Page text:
With age comes wisdom, and that’s especially true when it comes to knowledge in the bedroom.
People might assume they’ve hit their sexual peak by the time they’re in their 20s, but that couldn’t be further from the truth. In fact, according to a Match.com report from this year, single women reported having the best sex of their lives at age 66; for men, that age was 64.
We asked men and women in their 60s and above what they wish they had known about sex when they were in their 20s. Below, they share the most enlightening bits of sex-related wisdom they’ve picked up over the years.
1. It’s a waste of time to compare your sex life to anyone else’s.
“The internet makes it easy for people to peep into others’ sexuality, and while there are many benefits to this openness, it can also create a lot of unnecessary pressure to try the newest, edgiest, sexiest things. This pressure can make people feel self-critical, uncertain and even judgmental toward people who are into different things — and what’s more, all of those negative emotions just reinforce the idea that sexual expression is bad and should be taboo. Instead of giving into the impulse to compare your sex life to others’, remember that every relationship is different and that everyone’s sexual interests change at a different pace. Take people’s advice with a grain of salt.” ― Sandra LaMorgese, 61
2. Figure out what makes you feel sexy and run with it.
“Find something that’s your secret and makes you feel sexy. Mine is my gold waist chain and no panties. Oops, guess the secret is out.” ―Brenda Braxton, 61
3. Don’t expect your partner to read your mind. Figure out what you want in bed and ask for it.
“We are entitled to sexual pleasure ― not just pleasing a partner, but also pleasing ourselves (solo sex is real sex!) and teaching our partners what works to get us aroused. As a young woman, I thought that a partner would ‘just know’ how to pleasure me. I wasn’t experienced enough or confident enough to realize that I was in charge of communicating what I wanted. Mindreading is vastly overrated!” ― Joan Price, 74, senior sex educator and author of The Ultimate Guide to Sex After 50
4. Take the pressure off by remembering that every sexual encounter doesn’t need to be mind-blowingly awesome.
“As long as there’s trust within the relationship, it doesn’t matter what you do in bed as long as you’re both enjoying it. The point is that you’re connecting as bodies as well as souls; without that, it’s hard, if not impossible, to maintain a romantic bond. When I was in my 20s, I thought that sex-as-sex mattered more than it does; that the health of a love relationship rose and fell with the intensity (quality) of each erotic encounter. That’s way too much pressure to put on sex. You just need to show up, have fun and let your partner know they’re desired.” ―Mark Matousek, 61, author of Sex Death Enlightenment: A True Story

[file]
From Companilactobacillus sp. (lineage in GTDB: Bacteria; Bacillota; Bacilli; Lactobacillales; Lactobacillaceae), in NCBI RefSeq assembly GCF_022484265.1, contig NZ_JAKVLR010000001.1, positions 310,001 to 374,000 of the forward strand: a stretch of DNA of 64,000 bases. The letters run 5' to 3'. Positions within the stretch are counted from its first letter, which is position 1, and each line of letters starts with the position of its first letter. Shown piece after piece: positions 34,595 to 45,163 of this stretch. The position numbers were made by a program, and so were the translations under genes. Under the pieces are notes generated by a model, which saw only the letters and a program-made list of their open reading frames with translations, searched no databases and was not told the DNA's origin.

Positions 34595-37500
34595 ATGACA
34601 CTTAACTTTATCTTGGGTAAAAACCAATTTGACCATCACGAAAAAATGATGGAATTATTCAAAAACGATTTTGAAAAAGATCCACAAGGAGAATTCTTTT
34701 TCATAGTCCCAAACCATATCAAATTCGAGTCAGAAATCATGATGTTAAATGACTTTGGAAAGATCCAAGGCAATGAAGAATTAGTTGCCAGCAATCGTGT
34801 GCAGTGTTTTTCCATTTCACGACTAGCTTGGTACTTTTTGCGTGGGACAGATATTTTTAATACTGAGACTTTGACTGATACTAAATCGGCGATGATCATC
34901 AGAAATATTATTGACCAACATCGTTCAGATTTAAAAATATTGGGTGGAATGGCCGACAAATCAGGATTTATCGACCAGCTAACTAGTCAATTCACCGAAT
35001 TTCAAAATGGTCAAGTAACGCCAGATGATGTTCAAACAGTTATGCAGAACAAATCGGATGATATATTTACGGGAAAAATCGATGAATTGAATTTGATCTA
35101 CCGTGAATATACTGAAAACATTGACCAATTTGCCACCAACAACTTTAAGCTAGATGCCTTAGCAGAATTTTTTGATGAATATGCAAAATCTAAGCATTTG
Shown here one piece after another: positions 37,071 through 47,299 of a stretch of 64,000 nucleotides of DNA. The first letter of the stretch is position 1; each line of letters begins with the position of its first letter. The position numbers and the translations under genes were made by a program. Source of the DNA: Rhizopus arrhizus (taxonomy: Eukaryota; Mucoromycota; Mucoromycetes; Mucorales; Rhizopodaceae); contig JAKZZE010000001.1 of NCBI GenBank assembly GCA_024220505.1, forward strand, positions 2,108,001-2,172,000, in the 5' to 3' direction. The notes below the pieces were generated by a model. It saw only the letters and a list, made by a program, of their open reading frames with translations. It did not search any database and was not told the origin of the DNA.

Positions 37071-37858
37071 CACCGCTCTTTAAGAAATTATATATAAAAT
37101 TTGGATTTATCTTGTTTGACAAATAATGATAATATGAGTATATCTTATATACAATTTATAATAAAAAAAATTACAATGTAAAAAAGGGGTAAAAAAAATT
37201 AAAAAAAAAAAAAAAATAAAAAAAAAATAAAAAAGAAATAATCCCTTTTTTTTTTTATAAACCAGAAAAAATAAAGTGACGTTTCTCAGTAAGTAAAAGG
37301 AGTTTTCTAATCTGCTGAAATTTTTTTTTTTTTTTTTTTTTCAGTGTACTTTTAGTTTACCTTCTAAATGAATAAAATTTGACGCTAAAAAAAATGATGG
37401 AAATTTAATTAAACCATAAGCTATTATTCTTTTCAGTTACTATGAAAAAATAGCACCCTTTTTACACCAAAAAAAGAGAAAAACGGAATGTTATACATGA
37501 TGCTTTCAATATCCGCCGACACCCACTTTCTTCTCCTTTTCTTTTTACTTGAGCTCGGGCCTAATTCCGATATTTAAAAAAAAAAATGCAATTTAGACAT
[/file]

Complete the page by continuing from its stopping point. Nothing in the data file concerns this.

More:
5. The right partner will be invested in satisfying your needs.
“In my 20s, it was all about pleasing the other person, which implied my needs didn’t matter. In my 60s I know that is absolutely backward thinking. You are not with the right partner if they are not equally invested in satisfying your physical, emotional and spiritual needs.” ― Mary Ann Holand, 61
6. Get out of your head so you can get into your body.
“As a single (kinky) woman, I have learned to delight in the suspense of the touch and tease, enjoy the mind-body connection of tantric sex and dabble in open-minded experimentation with mutual satisfaction; not just following what your partner wants, but to melt into each other reciprocally and get lost in the pleasure of the moment.” ― Anne Rosenberg, 61
7. Know that your sexuality will evolve over time.
“What turns us on and gets us off in our 20s may change slightly or radically as we age. The best insurance for great sex later in life is opening our minds and expanding our notion of what great sex is. Explore, experiment, keep an open mind, try to express yourself sexually with a defined end goal. Enjoy the journey!” ― Price
8. Good sex is less about your appearance and more about the energy and confidence you bring to the bedroom.
“While looking a certain way may be a nice confidence-booster in the bedroom, your energy is way more important than what your body looks like when it comes to creating an exciting experience in the bedroom. Everyone, including your partner, has things they’d like to change about their appearance, but there’s no faster way to kill the mood than to fixate on those physical insecurities. Instead, focus on how things feel and what you want to feel. Give in to feeling sensations and desire, and let your energy take over. Once you master this, sex will never be the same.” ― LaMorgese
9. Stop playing the shame game so you can embrace your desires.
“Shame is the No. 1 killer of sexual desire. The older you get, the more you realize just how much shame you carry within you and how much self-consciousness, prudishness and judgment limit your ability to enjoy sex. It’s impossible to be free, creative and relaxed in bed with a chorus of dos and don’ts in your head.
In my 20s, I was so caught up with trying to be ‘good’ and spiritually correct that I couldn’t completely enjoy myself ― or the other person. Now that I’m in my 60s, and actually trust myself, those worries are gone. You can be both a devil and angel in bed, Dr. Jekyll and Mr. Hyde, because you finally know who you are and aren’t as threatened by your wayward parts.” ― Matousek
10. Casual sex can be fun, but a shared emotional connection can really take things up a notch.
“Being in love with your partner is everything. Without that deeper, spiritual connection, it’s just physical gratification. When you are in love and making love, it transcends the physical connection into a soul connection. Powerful beyond words.” ― Holand